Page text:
[5] http://corporateeurope.org/power-lobbies/2014/10/crusade-against-red-tape-how-european-commission-and-big-business-push, p. 8.

    [6] http://rosalux-europa.info/userfiles/file/TTIP_DE.pdf, p. 22.

    [7] http://www.bilaterals.org/?eu-meets-u-s-regulatory-demands.

    [8] http://www.dgb.de/themen/++co++ac2c99d2-fe3f-11e4-9813-52540023ef1a.

    [9] http://ec.europa.eu/smart-regulation/better_regulation/documents/20151215_iia_on_better_law_making_en.pdf.

     

    [10] In January/February 2016 the Brussels office of the Rosa Luxemburg Foundation has been working on a short cartoon film in cooperation with Christina J. Colclough to illustrate the problematic nature of Better Regulation in a simple manner. 


    Video

    How democratic is EU law making?

    The European Commission (EC) is currently working on the implementation of its Better Regulation Package and praises this initiative for its supposed potential to relief the burdens within the regulatory framework and the resulting economic growth including the promise of more jobs in Europe. After close examination, however, it becomes clear that the Better Regulation Package serves the interest of business first, disregarding social standards, environmental laws and democratic processes.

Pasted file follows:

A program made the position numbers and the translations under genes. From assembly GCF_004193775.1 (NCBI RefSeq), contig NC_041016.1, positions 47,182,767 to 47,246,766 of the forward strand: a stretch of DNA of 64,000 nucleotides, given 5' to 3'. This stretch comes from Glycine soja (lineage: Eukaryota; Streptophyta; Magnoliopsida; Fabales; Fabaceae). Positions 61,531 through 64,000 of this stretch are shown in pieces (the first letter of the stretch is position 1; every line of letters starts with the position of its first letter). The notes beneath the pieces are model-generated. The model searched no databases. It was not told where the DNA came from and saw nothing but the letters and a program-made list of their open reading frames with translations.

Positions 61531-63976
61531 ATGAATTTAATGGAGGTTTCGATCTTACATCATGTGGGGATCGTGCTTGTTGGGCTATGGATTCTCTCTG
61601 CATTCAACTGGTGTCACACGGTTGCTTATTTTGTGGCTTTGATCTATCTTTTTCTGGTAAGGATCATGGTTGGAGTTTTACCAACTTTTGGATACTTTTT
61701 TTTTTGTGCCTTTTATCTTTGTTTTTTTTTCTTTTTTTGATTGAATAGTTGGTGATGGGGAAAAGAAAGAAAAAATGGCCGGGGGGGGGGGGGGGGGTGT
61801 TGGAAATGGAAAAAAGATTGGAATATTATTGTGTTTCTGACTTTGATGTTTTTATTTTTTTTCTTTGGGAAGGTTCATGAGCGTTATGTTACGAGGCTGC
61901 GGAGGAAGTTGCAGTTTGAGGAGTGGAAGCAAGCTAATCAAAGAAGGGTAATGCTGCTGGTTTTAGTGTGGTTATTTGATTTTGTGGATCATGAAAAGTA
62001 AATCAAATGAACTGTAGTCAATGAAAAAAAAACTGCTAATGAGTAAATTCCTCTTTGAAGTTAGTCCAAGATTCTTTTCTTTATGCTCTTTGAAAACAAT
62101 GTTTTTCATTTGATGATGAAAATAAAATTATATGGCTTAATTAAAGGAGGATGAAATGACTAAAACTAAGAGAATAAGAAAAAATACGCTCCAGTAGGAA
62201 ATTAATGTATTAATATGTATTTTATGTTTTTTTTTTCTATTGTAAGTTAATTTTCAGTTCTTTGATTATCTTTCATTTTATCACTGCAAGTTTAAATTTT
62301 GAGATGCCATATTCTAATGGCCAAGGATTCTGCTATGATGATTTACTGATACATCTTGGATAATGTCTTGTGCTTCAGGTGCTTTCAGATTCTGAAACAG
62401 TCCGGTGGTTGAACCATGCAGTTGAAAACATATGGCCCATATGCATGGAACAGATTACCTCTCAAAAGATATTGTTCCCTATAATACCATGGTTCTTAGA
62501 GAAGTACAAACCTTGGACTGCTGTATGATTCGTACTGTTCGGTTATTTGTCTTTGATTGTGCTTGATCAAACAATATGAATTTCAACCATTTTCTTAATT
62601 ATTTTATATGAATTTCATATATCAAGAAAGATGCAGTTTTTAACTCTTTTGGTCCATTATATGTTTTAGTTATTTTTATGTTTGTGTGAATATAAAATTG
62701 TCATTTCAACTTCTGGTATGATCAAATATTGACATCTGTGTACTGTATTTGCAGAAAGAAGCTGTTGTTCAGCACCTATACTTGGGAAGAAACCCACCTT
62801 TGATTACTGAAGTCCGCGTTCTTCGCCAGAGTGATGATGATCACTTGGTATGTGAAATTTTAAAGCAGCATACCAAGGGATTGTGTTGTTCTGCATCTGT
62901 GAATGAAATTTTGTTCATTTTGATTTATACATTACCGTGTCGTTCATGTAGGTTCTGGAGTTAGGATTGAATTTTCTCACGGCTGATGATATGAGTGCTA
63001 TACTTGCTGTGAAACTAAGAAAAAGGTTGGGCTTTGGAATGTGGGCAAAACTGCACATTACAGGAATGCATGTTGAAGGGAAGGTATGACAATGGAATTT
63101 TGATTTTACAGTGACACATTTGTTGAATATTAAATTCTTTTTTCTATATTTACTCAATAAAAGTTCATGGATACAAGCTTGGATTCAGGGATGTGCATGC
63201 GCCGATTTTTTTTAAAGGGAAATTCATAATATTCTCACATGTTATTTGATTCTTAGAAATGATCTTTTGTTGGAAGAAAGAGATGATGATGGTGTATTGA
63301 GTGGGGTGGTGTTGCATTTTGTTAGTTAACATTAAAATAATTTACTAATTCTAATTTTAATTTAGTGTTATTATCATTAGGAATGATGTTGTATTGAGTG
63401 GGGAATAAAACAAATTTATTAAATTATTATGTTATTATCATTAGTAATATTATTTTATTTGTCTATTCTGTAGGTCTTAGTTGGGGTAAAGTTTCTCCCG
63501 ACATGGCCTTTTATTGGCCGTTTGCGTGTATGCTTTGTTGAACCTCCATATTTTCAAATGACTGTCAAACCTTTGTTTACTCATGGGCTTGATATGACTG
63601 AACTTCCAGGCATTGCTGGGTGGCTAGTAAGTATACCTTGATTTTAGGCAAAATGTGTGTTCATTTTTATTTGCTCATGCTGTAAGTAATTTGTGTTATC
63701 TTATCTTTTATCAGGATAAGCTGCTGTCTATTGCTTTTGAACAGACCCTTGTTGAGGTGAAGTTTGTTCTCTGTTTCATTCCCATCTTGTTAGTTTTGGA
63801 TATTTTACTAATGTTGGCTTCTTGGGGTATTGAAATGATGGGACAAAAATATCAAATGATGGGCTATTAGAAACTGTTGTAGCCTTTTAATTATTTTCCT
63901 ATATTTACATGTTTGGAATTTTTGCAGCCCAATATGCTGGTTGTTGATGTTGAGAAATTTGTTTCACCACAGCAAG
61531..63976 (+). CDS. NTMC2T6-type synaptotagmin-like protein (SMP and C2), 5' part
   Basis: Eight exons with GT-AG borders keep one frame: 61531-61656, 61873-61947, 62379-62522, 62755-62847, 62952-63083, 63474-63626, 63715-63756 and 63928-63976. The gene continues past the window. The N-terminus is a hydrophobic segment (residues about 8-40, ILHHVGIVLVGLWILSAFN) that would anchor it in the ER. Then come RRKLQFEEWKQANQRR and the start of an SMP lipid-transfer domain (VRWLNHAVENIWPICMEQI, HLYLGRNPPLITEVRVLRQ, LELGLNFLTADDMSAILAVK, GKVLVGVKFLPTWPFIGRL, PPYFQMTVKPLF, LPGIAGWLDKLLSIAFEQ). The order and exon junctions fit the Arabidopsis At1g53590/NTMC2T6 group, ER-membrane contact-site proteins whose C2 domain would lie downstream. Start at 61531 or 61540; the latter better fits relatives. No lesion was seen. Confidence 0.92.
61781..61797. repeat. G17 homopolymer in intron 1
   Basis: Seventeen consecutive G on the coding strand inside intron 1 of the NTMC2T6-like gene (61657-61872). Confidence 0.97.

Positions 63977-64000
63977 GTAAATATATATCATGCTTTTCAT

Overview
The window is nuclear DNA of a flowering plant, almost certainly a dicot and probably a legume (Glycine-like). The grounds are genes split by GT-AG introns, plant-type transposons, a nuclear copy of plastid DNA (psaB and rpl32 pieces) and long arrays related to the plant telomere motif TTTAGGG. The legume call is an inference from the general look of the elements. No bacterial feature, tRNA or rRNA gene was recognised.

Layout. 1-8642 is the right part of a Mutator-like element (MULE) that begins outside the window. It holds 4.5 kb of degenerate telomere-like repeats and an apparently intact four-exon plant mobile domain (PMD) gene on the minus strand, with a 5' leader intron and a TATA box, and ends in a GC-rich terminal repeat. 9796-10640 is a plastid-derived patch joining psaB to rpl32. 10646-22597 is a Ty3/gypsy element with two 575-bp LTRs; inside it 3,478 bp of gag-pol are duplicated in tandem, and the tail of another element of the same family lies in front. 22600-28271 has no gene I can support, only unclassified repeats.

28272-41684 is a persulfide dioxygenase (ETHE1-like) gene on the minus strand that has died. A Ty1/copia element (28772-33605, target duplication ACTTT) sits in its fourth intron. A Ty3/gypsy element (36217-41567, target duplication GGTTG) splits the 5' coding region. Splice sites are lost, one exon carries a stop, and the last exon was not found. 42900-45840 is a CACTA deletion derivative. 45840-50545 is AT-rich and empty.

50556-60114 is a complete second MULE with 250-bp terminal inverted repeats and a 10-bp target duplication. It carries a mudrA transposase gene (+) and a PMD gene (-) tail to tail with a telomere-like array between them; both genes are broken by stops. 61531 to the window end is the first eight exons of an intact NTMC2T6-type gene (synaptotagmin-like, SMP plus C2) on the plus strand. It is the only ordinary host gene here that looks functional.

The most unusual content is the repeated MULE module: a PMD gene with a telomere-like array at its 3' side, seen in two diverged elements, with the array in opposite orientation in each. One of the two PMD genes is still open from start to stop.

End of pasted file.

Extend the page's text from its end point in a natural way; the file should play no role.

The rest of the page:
Sounds a lot like TTIP, the Transatlantic Trade and Investment Partnership, only on EU scale? Yes it does. This initiative brings along the same pitfalls for transparency and ultimately for democracy as the recent initiatives to implement a free trade agreement between the EU and the USA.

    Our video explains what the Better Regulation Package is about: how the Commission denies the right to intervene to large groups of stakeholders and how its First Vice President wields considerable power and is therefore undermining democracy in EU law making.

    Source: http://www.rosalux.eu/metanavigation/multimedia/how-democratic-is-eu-law-making/